Not an option

If the airbags do not deploy by themselves, driving around with the warning light unresolved amounts to the same thing as having no airbags; they will not deploy in the event of an accident. You are on your own. You need to fix that light, and pronto.

Reinstalling the airbags is not really an option; this is a highly sensitive and carefully calibrated safety system that mere garages are incapable of fully restoring with any amount of accuracy or guarantee. That is why cars are written off once the airbags deploy, even with minimal structural and mechanical damage.

Only franchised and authorised dealerships have the permission of manufacturers to reinstall airbags (more so following the Takata recall) and even then, not all of them qualify.

There is another choice, the rightful and most sensible route to take, which is also the most expensive but guarantees a happy ending; replace the vehicle.

It may sound a bit extreme, selling a vehicle because of a mere dashboard warning light, but this is one warning light that carries a lot of weight behind it (pun intended). Also, you may not have to sell your car.

Troubleshoot

We are done with the bad part; let me now give you some hope. Before you sell the car, use a diagnostic tool to troubleshoot what exactly the warning light is all about, an OBD II scanner should easily pull a code from the ECU that you can decipher and tell what is causing the light to come on.

Sure, the problem is with the SRS (supplemental restraint system) but sometimes the cause is something as simplistic as debris in the seat belt latching mechanism (imagine buying a whole new car because the seat belts in the previous one were dirty, ha!), or it could be a worn out clock spring in the steering mechanism that hinders the ECU from signalling the airbags to report for duty in the event of a crash, a common occurrence in older vehicles.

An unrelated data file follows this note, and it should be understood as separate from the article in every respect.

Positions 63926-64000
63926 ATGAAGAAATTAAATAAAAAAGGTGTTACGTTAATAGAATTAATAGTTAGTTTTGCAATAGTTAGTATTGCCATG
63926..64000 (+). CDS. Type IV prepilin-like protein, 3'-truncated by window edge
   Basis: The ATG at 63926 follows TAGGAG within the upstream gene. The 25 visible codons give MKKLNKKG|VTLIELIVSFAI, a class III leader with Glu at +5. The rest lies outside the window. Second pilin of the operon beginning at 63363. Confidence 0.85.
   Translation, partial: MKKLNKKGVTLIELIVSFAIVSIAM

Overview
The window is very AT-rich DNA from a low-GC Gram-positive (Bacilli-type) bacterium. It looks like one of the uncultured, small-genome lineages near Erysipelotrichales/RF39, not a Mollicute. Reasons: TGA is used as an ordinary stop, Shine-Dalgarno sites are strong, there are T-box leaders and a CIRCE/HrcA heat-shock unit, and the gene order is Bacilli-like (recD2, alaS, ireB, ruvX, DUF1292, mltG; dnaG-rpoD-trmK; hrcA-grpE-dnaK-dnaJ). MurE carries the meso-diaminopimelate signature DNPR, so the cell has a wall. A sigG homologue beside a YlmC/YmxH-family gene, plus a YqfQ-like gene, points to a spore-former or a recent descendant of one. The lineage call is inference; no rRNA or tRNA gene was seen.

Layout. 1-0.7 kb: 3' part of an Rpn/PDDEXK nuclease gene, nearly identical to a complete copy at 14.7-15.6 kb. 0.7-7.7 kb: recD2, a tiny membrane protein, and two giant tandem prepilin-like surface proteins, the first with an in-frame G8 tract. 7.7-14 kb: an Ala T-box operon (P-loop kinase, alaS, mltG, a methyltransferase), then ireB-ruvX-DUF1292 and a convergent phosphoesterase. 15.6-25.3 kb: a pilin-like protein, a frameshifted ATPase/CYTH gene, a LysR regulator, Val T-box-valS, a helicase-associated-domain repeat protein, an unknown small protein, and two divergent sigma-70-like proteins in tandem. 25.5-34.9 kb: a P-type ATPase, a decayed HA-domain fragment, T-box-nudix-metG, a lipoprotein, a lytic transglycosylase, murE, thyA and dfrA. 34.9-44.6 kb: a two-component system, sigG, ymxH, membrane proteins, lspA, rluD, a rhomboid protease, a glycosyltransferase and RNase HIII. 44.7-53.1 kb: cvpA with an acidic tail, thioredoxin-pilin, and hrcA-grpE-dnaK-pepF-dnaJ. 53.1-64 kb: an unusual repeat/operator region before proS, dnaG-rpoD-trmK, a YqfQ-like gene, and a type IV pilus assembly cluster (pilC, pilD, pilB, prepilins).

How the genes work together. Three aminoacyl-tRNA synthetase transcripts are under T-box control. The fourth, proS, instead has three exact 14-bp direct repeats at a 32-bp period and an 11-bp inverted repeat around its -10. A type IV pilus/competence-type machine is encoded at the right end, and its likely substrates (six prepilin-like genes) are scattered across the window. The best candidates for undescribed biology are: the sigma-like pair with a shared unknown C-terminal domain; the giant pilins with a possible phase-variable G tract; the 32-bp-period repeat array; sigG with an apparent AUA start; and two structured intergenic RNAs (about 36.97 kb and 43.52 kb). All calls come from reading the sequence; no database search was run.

Sometimes, if the light comes on after driving on a rough road, it could be a sensor that was jarred out of position. In this case, get a qualified mechanic to work on it. As I said, the SRS, of which the airbags are a part, is very sensitive. The airbags could go off if the sensor is fiddled with.

We live in finger-pointing and responsibility-dodging times, so blame, blame, blame. Just do not blame anyone if you choose to keep driving what we have established is now an unsafe vehicle and something goes horribly wrong.

Road safety

1. When a car hits something, it starts to lose speed.

2. An accelerometer (electronic chip that measures acceleration or force) detects the change of speed.

3. If the deceleration is great enough, the accelerometer triggers the airbag circuit.

4. The airbag circuit passes an electric current through a heating element.

5. The heating element ignites a chemical explosive. Older airbags used sodium azide as their explosive; newer ones use different chemicals.

6. As the explosive burns, it generates a massive amount of harmless gas that floods into a nylon bag packed behind the steering wheel.

7. As the bag expands, it blows the plastic cover off the steering wheel and inflates in front of the driver.

8. The driver pushes against the bag. This makes the bag deflate as the gas it contains escapes through small holes around its edges.